Unhelpful in fight against cuts

A Travelsure bus

A Travelsure bus

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Response to Mr Wylde column in the Northumberland Gazette on March 13.

Cuts and reductions to our local bus services have been an ongoing issue in Northumberland for a few years now and the staff at Travelsure have fought against these cuts at every opportunity, not just for our own sake but also for the local community as we have first-hand experience of the necessity of these services for our passengers.

We were horrified to read Mr Wylde’s column in last week’s paper where he has used our company as an example of ‘people who do not care’ when it comes to the running of local services.

We operate a number of services in the Northumberland area and have had to battle with rising costs, including fuel prices and the continuous need to upgrade our fleet and equipment.

Yet our income on these services is decreasing due to the reduction in concessionary reimbursement, a freeze in price increases and most recently a 20 per cent reduction in our fuel duty rebate return.

During this time, we have not made any reduction to the services we operate and have fought for additional runs including the 471 service.

We have been portrayed by Mr Wylde as having a ‘slapdash’ approach to providing information.

We would like to point out that all timetables operated by Travelsure in the Northumberland area are contracted by Northumberland County Council and we have no access to bus-stop timetables, although we do liaise with the council regarding information provided at these stops.

We are very aware of the need to promote services and we have two offices (open 9am to 5pm, Monday to Friday and 9am to 1pm, Saturday) where our staff are available to answer any service queries.

Our timetables are available on our website and on the buses.

We would like to point out that the bus photographed in Mr Wylde’s column has not operated on the route displayed for more than three months.

When this photograph was taken, the bus was parked up in the bus bays at the back of the Alnwick bus station.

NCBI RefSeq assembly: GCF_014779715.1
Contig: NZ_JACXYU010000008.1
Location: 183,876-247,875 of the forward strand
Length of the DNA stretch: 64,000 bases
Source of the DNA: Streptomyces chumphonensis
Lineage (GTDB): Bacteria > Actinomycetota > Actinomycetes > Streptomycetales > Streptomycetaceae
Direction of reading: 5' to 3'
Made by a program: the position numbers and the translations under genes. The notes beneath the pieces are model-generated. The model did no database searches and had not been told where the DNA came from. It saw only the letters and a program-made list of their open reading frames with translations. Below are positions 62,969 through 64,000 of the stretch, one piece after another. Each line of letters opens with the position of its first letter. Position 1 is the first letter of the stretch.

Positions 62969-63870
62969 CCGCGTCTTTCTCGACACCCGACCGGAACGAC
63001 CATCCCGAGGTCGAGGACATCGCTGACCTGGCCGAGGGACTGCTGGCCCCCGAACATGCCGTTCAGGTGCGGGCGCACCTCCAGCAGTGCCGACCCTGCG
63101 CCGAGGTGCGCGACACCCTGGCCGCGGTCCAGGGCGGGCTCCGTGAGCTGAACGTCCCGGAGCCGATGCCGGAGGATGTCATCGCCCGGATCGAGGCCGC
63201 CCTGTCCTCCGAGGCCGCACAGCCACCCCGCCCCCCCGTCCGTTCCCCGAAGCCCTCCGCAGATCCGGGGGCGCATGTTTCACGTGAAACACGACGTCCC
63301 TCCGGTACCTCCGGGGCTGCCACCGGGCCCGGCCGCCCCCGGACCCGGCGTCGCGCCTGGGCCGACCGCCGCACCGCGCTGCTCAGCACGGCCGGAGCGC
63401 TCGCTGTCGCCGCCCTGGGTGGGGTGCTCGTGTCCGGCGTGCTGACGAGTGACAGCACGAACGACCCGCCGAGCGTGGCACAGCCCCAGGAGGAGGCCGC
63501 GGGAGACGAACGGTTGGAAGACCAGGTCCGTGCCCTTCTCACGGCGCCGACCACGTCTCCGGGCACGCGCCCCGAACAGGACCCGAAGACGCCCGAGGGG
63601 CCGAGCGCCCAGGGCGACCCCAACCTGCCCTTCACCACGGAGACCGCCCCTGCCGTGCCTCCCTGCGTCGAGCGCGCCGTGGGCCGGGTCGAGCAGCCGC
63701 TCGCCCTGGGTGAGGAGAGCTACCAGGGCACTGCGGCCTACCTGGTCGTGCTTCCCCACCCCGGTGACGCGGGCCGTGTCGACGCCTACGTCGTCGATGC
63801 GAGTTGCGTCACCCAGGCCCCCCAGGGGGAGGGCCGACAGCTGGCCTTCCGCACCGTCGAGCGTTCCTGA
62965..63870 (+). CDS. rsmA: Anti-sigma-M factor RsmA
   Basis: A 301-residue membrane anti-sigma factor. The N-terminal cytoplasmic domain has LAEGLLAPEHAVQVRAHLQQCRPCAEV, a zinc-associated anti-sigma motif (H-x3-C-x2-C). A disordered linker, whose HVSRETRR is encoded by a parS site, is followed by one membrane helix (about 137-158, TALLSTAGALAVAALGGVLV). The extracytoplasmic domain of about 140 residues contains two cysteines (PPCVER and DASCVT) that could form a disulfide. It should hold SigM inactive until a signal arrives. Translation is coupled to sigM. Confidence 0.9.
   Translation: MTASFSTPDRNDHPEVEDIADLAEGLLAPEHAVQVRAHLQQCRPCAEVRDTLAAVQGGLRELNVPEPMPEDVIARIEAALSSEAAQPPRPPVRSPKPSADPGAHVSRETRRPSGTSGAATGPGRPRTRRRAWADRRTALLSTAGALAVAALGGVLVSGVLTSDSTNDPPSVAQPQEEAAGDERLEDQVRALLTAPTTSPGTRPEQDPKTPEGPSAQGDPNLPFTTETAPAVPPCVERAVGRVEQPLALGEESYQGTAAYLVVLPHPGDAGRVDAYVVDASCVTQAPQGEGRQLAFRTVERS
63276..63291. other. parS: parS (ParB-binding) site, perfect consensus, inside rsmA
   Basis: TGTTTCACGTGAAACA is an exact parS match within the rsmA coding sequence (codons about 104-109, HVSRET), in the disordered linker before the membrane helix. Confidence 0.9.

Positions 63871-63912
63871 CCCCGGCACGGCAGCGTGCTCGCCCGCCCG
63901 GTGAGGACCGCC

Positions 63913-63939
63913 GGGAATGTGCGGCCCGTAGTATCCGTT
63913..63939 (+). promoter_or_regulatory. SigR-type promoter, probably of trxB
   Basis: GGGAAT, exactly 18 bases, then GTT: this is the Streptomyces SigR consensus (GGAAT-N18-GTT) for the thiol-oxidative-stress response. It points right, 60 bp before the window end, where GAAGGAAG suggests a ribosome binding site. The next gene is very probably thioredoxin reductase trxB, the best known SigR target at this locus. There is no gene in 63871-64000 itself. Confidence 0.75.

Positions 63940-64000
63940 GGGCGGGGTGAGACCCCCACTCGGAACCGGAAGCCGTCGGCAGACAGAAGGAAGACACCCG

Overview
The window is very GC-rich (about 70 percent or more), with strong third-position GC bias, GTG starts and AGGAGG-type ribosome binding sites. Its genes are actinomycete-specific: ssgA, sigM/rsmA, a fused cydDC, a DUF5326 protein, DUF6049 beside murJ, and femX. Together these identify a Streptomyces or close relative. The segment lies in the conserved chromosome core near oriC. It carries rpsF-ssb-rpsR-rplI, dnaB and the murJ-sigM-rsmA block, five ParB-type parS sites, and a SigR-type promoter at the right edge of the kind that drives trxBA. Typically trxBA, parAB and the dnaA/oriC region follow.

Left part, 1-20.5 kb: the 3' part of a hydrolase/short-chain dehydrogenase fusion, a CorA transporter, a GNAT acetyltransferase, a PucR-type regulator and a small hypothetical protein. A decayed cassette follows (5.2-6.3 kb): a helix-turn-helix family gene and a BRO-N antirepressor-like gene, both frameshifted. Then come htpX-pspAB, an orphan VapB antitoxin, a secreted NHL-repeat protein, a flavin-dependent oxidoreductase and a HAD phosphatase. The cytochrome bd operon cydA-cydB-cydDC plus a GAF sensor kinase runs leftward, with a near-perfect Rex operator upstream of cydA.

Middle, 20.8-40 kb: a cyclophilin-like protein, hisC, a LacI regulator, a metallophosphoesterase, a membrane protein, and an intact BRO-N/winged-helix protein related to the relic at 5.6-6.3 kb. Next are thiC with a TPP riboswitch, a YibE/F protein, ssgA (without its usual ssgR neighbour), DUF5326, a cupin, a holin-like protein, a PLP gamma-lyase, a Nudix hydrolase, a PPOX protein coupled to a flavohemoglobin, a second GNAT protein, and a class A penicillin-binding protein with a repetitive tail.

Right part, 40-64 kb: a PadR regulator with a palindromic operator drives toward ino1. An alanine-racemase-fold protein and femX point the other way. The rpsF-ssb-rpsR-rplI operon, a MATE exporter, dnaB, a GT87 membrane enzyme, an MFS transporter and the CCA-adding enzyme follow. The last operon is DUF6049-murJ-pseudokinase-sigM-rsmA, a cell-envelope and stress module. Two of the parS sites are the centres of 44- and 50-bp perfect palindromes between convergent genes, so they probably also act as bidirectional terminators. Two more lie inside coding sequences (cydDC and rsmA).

At the time, the bus was not in service but was off-duty until it operated the 470 school run.

The board at the front advertises the 470 service.

I have read Mr Wylde’s article a number of times and have not yet understood the point of it. Was it to challenge local cuts, protest against the high-speed train service or has he used it as an excuse to have a go at the local bus companies?

Surely when writing such articles a journalist has a duty to get their facts correct, yet Mr Wylde made no effort to contact the companies he is condemning for their comments on the issues raised or cuts being made.

Had he done so, his article could have portrayed a more accurate picture of the issues and challenges bus companies are facing to provide a local bus service.

With the ongoing threats to local bus services and talk of service cuts, surely such articles only hinder efforts made by companies, passengers and the council to justify the operation of these local rural services.

There are a number of passengers who rely on such services to get to work, visit family/friends or to get to the shops.

Perhaps, in future, Mr Wylde could help promote the necessity of local services for such passengers rather than providing further opportunities to cut these services.